She also suffered from osteopetrosis, a painful bone disease, her entire life. She often said that she felt her mission in life was to inspire joy by her work, even though she herself was often in pain. In her later life, she lived in Novato, where she died.

While Burch says she and her mother loved each other fiercely, it wasn’t always easy being her daughter.

On the one hand, her mother connected with nearly everyone she encountered; Burch constantly hears stories from people who had memorable interactions with her, saying things like “’I met your mom and we had the most amazing connection. I felt she really saw me, she just got me right away.’ Having lost her, I love hearing those stories about her as they keep me so connected to her,” Burch said.

Yet at the height of her fame, she was much less available to her own children.

“I often couldn’t access her,” Burch said. “She started to get so famous I had to send her a fax.”

But over time, mother and daughter healed their relationship and became close once again. Aarin helped take care of her mother in her last years.

A graduate of the California College of Arts and Crafts, the younger Burch, now 56, found her passion in film, directing and producing both promotional videos and independent films, including ones about the Michigan Women’s Music Festival and HIV-positive women of color. For the past two decades, she has slowly been working on a documentary about her mother, acknowledging that the pressure she’s put on herself to get their relationship exactly right could be slowing down the process.

She also is known in Berkeley as a hip-hop dance and martial arts teacher; she taught hip-hop at the Downtown Berkeley YMCA for 23 years.

In 2012, she started the e-commerce site Laurel Burch Studios, reimagining what her mother’s legacy could be, running it out of her Oakland apartment.

She admits she’s had to learn everything on the job, as running a business was never her life plan.

Her brother Juaquim runs the international side of the business; Laurel Burch still has many fans around the world, especially in South America and Japan.

While some may think Aarin and her brother inherited a lot of money from their mother’s estate, that isn’t the case, she said. Her mother was an artist who didn’t always have the best business partners; furthermore, there were long stretches where she couldn’t work due to her illness. Her stepfather was running the business when she died, Aarin said.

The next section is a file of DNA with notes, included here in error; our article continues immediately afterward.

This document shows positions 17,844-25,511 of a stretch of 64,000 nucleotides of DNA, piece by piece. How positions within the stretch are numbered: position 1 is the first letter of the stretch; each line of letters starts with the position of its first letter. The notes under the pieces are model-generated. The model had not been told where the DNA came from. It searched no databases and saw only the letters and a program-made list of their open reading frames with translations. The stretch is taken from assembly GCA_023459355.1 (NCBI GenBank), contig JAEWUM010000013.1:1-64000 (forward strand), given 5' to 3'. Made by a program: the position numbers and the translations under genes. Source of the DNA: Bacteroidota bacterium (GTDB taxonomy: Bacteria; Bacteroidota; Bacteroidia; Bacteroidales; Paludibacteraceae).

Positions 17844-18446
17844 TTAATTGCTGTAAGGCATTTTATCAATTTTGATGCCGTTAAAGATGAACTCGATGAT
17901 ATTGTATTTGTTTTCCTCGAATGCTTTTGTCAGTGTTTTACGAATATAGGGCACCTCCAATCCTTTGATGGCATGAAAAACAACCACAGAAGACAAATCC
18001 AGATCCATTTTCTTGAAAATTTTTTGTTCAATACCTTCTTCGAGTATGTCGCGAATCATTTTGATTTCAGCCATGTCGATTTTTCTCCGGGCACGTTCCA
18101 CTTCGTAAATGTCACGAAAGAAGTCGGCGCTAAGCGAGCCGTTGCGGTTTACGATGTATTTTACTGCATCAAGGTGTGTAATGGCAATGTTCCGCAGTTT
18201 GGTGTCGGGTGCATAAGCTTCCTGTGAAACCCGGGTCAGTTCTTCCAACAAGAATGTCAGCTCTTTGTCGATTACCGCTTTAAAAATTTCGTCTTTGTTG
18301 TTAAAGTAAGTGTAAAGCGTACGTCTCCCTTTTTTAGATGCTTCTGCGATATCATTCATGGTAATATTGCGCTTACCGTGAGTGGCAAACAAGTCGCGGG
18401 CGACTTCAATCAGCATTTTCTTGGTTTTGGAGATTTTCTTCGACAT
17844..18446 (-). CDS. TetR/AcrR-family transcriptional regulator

“What she left us was this incredible opportunity and that was priceless,” Burch said.

Around five years ago, Aarin Burch moved the business from her Oakland apartment into a warehouse in Berkeley, and began holding warehouse sales several times a year. Opening a “flagship” store happened only when she found the right space; it was the studio of an architect. Its sellers hoped the new tenant wouldn’t change the layout, which she hasn’t. The display cases are filled with Burch items past and present, and Aarin uses the conference room to host small gatherings; whether they may be nurses or young artists; she hopes to be a hub for encouraging young women artists in the future, and to host other community gatherings in the space.

Ultimately, Burch wants people who visit the store to get that same feeling they have from the Laurel Burch coffee mug they’ve been using for 30 years.

“I want people to feel the warmth and great energy, and share it,” she said, as much of her mother’s line has always been about gift-giving. She hopes visitors come away with a full Laurel Burch experience after visiting the store.

“She wasn’t making mugs for you to drink out of, it was a physical embodiment of the act of giving and creating it, for someone to have that feeling with someone else,” said Burch. “It sounds so simple, but I’m running this business because it creates beauty in the world. There’s something about this particular art, because of its vibrancy and energy, that makes people feel connected and special and loved and seen.”

Laurel Burch Studios is at 1345 Eighth St., Berkeley, open 10 a.m. to 6 p.m. every day but Sunday.

Open Studios is Nov. 18-21. There will be food, wine, giveaways, a raffle and an opportunity to browse through vintage items from the Laurel Burch collection going back to the 1970s. There will also be live music, with a performance by Melanie DeMore at 2 p.m. on Saturday, Nov. 20, and Carol Garcia at 3 p.m. on Sunday, Nov. 21.

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Alix Wall is an Oakland-based freelance writer. She is contributing editor of J., The Jewish News of Northern California, for which she has a food column and writes other features. In addition to Berkeleyside’s...